The Meditation on Philip Guston that I posted on July 12th reminds me of something that happened towards the end of my MA. I studied in Barcelona, Spain, under the auspices of Winchester School of Art’s European MA in Fine Art. WSA owned a building right in the heart of the Barrio Gotico, just a few steps away from the Picasso Museum on Carrer Montcada. They also had a set of studios in the Poble Nou section of the city, which is a few miles north-east of the centre, right next to the beach. My studio was in the Poble Nou building, and while I could produce thousands of words of memories about my time there, I’ll just say that it was quite pleasant to take a break at midday, walk ten minutes to the beach, and sit on the sand listening to Beethoven on my Sony Walkman.
The school used to fly in artists to give a talk and conduct studio visits with us. One of these was John Walker, a fine English artist who has lived in the USA for many years. I remember him walking up the stairs to my studio, which was in a sort of half-loft area of a converted factory. He looked at my paintings, said encouraging things, and then sat on a chair and proceeded to tell an anecdote about Philip Guston, which went something like this:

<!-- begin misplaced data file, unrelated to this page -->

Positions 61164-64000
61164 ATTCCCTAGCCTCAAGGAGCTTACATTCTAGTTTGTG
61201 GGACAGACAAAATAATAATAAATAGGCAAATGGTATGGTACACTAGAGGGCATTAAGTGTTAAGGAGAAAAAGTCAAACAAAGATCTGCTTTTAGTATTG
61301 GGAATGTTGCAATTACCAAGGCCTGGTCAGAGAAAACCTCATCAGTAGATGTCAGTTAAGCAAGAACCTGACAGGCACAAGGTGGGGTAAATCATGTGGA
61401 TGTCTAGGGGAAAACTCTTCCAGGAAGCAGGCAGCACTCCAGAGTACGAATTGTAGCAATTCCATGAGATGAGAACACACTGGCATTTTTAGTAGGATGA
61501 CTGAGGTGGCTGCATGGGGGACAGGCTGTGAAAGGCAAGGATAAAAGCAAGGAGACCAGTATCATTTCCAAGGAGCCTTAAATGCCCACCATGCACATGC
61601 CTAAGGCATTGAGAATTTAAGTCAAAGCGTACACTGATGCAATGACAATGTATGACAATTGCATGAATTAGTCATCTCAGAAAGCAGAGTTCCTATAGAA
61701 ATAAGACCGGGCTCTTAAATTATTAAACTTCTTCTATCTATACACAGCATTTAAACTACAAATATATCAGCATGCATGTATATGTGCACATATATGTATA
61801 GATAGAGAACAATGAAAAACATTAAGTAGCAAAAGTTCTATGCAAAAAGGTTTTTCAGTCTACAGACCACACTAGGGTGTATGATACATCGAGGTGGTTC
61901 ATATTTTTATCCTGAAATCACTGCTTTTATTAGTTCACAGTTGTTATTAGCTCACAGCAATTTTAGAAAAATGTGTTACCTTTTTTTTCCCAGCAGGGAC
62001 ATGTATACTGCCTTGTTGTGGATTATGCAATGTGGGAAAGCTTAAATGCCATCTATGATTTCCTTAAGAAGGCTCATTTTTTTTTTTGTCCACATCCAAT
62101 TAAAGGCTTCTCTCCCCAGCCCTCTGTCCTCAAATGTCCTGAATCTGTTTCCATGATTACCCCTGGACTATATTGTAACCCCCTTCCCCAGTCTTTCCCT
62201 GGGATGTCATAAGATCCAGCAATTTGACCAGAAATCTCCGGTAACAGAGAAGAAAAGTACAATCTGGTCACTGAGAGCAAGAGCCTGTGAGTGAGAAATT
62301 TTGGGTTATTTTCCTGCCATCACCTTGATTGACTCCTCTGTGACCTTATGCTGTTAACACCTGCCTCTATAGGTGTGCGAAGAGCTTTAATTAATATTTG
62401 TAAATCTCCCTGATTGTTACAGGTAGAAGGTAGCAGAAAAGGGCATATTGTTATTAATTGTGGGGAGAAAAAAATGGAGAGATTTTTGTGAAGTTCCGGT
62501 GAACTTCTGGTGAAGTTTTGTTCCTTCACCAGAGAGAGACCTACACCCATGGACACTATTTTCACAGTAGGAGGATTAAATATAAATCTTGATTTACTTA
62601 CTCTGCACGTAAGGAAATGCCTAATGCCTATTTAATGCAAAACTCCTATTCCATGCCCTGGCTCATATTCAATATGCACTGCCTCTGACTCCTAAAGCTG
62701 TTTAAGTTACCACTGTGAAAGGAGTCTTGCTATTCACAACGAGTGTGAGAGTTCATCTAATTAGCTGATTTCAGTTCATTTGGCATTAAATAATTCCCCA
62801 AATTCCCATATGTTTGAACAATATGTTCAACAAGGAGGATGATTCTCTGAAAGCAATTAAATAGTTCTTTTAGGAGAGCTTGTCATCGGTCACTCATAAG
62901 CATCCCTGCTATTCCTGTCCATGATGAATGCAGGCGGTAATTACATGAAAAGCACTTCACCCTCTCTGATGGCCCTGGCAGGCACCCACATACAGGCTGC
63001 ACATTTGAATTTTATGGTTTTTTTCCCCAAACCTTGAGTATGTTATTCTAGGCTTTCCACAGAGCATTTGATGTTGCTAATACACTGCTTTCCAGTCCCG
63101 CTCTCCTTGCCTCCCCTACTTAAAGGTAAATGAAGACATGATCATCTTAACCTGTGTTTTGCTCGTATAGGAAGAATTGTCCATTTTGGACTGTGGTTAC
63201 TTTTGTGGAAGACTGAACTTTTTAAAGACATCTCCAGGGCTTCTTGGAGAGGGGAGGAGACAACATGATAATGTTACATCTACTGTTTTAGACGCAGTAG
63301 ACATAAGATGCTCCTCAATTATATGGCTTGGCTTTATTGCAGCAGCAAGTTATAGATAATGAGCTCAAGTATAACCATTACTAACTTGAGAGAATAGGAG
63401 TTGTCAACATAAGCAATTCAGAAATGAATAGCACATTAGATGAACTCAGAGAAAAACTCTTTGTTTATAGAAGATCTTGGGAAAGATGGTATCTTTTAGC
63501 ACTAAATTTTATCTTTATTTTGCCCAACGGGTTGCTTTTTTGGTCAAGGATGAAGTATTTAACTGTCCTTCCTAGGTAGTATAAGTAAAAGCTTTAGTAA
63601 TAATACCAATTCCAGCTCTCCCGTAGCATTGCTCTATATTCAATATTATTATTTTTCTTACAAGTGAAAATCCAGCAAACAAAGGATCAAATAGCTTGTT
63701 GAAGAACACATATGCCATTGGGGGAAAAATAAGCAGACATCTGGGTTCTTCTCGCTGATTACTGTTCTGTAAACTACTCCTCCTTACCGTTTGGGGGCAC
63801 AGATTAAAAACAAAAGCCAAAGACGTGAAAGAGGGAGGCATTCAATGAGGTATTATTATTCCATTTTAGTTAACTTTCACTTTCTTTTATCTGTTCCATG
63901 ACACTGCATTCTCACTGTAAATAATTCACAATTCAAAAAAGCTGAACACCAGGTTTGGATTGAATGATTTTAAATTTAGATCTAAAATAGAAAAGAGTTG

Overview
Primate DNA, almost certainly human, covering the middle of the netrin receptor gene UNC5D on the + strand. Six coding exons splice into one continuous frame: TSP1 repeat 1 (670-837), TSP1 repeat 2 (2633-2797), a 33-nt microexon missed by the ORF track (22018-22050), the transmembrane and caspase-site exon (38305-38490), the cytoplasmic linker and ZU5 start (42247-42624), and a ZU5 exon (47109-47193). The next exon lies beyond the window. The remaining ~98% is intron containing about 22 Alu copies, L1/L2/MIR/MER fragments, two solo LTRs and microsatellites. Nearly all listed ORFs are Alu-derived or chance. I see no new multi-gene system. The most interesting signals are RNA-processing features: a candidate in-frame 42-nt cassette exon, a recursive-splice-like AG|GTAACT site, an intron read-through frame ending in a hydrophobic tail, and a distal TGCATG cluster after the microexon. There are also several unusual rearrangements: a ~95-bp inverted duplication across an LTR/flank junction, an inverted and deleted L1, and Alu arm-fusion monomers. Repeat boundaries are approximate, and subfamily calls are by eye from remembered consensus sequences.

“When I first moved to New England in the 1970s, I discovered that Philip Guston was my neighbour. I started to visit him, and I would walk across the snowy fields in winter and drink whisky with him in the mornings. He gave me a great piece of advice that I am now passing on to you: A painting should always hit you in the eye from across the room.”
Naturally I was impressed that Walker had been friends with such a renowned American painter, and I was also a little flattered that this piece of advice from the Master was being passed on to me. After the studio visit was over, I rushed into the bar close to the studio to meet my friends, two of whom had had visits from Walker before me. I started excitedly to tell them about the transcendent experience that had just occurred, but I was interrupted by Friend One, who said: “Did he tell you the Philip Guston story?”
Subscribe to Praeterita in a reader